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  • Eleni Kyriacou


There was a time when I felt very passionate about making the distinction between art and design. That design is art with the added element of functionality, without which I am unable to function creatively. That may to some extent still be true, but it can also be said that all art is design and all design is art (above a certain level).

One of the things I loved about this Biennale is that it smashed every ‘artist’ and ‘designer’ label. I saw crossovers from performance, to costume, to industrial design, to architecture, all merging into the world of art, becoming and being art. It was refreshing and reassuring for me in a sense, as it has helped me feel I can be myself now, even more than before. If I don’t feel I fit in the world of fashion, then I don’t have to, there may be a seat for me in the world of art, which is perhaps where I truly belong.

I think the most converging point in the Biennale that really highlighted this bridging of artists and designers from different areas of expertise, coming together and co-creating, was the Venice Pavilion in the Giardini. A three part gallery space comprised of a textile art based installation, an architectural installation and finally a film installation that came to life via the collaboration of an architect, a sculptor, a textile artist, a film director, a graphic designer and a composer (Stelios Kois Fabio Viale, Sidival Fila, Ferzan Ozpetek, Bureau Borsche and Giorgos Koumendakis respectively). Inspired by Venice, I found this incredibly exciting conceptually and as an approach to creating art. I feel this unleashes new possibilities for art and may be one of the directions art will be moving in.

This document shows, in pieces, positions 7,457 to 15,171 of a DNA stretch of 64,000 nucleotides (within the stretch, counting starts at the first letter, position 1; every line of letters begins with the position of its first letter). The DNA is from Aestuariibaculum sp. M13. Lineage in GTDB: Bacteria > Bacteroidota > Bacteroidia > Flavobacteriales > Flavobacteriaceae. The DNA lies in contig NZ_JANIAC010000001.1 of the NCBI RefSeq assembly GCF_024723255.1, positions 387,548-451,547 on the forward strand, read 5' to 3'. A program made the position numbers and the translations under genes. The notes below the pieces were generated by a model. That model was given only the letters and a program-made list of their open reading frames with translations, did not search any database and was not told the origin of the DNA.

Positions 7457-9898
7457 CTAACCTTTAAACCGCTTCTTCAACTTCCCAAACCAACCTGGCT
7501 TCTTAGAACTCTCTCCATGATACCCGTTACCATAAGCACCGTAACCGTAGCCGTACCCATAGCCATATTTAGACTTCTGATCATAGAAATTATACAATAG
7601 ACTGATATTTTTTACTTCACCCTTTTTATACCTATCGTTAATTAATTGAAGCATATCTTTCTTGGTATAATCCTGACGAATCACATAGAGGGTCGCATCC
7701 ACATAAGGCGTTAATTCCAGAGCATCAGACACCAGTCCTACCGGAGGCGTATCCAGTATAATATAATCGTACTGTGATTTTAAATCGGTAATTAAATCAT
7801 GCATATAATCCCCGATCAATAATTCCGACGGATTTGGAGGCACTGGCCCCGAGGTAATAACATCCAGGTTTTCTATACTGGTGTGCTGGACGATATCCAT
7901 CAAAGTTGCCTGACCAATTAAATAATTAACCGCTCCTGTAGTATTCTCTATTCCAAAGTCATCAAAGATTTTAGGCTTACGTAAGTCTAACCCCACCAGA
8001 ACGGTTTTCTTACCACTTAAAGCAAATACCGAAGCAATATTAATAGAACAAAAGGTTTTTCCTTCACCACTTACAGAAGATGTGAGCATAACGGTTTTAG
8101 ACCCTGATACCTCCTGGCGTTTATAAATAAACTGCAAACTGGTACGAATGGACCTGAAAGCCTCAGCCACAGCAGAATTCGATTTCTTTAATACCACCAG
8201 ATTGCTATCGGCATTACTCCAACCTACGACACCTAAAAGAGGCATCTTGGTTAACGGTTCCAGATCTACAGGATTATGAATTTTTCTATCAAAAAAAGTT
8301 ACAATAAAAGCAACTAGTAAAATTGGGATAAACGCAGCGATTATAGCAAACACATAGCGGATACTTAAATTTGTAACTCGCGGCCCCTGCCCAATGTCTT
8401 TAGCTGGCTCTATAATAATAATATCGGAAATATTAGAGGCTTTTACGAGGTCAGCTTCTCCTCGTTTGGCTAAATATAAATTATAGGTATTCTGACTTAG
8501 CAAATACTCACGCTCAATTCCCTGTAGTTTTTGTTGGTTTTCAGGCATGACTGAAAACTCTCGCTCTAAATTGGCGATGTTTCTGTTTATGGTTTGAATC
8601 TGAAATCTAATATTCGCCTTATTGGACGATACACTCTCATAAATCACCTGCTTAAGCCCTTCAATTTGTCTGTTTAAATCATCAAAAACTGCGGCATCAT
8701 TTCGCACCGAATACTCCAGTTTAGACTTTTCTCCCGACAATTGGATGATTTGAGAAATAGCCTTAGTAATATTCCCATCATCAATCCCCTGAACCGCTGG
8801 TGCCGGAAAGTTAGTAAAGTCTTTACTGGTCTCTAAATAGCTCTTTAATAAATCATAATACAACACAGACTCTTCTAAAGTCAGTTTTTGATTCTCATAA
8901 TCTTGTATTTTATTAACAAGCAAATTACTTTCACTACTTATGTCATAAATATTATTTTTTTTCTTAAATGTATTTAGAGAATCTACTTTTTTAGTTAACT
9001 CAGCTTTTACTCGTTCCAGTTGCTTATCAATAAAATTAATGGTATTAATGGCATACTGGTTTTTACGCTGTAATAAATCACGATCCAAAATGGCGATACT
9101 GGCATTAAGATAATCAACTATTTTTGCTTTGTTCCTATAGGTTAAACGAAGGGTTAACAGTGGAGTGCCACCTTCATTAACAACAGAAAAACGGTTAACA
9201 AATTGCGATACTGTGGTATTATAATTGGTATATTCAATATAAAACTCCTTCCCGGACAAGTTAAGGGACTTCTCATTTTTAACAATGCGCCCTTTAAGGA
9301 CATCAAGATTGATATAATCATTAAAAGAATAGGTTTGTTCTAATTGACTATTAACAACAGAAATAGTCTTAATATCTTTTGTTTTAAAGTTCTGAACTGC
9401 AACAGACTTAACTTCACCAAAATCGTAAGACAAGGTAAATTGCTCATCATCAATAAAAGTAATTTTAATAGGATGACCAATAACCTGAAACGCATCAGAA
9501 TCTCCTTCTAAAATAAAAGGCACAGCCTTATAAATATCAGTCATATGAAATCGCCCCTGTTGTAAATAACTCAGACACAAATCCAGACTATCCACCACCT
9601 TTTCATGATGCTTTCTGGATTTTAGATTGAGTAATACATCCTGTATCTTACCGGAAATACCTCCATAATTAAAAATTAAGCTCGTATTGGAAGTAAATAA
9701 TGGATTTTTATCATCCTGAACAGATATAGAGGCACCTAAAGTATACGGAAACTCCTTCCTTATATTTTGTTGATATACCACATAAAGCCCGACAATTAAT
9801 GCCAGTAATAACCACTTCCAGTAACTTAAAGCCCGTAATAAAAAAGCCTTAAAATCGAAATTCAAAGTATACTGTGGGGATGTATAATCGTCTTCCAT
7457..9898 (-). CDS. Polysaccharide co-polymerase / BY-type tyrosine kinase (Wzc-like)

The Turkish pavilion was interesting because it comprised of a spatial narrative defined by industrial design components such as railings and deconstructed chairs. The railings were designed with playful tweaks. Since railings have a functionality, I couldn’t help but see how conspicuous the crossover was here between art and design. In this instance the artist has worked in a very close manner to how you would normally see a designer work, and come up with some pretty innovative design as a result.

Similarly, in the Indian pavilion I saw the work of Shakuntala Kulkarni whose pieces were wearable designs / art work. One could label this as fashion or costumes, as well as art. The artist felt the context of the body was important, since photographs were displayed of the artist wearing her pieces in an urban context. I somehow felt the artist was choosing to have them photographed in this way to make them seem like they had more of a contemporary relevance than they really did. When seeing them displayed as objects void of a body, one could admire the incredibly level of craft taken to construct them and the inventive deconstructivist designing. They were beautiful. However, they lacked something of the now for me, and I felt the photographs were an attempt (by giving them various contemporary, spatial contexts) to give them an added value or meaning, which for me personally wasn’t coming across. If there was a contemporary based, topical concept behind these pieces, I didn’t get it. But I was delighted to see wearable design exhibited at the Biennale.

There was also a very interesting installation in the main Arsenale exhibition. As one proceeded through the Arsenale, one suddenly entered a space which felt the like the costume storage room or dressing room of a theatre or opera house or a film set. A monitor displayed an accompanying film. Then, completely randomly a tarot reader appeared (in corresponding dress to the whole display) and begun ‘interacting’ with the film and reading a tarot spread on the floor. So again, performance was a prominent part of the Biennale. Actors were part of the art work and were bringing the experiences to life, often by completing an installation that had a series of other components, together with the performance(s).

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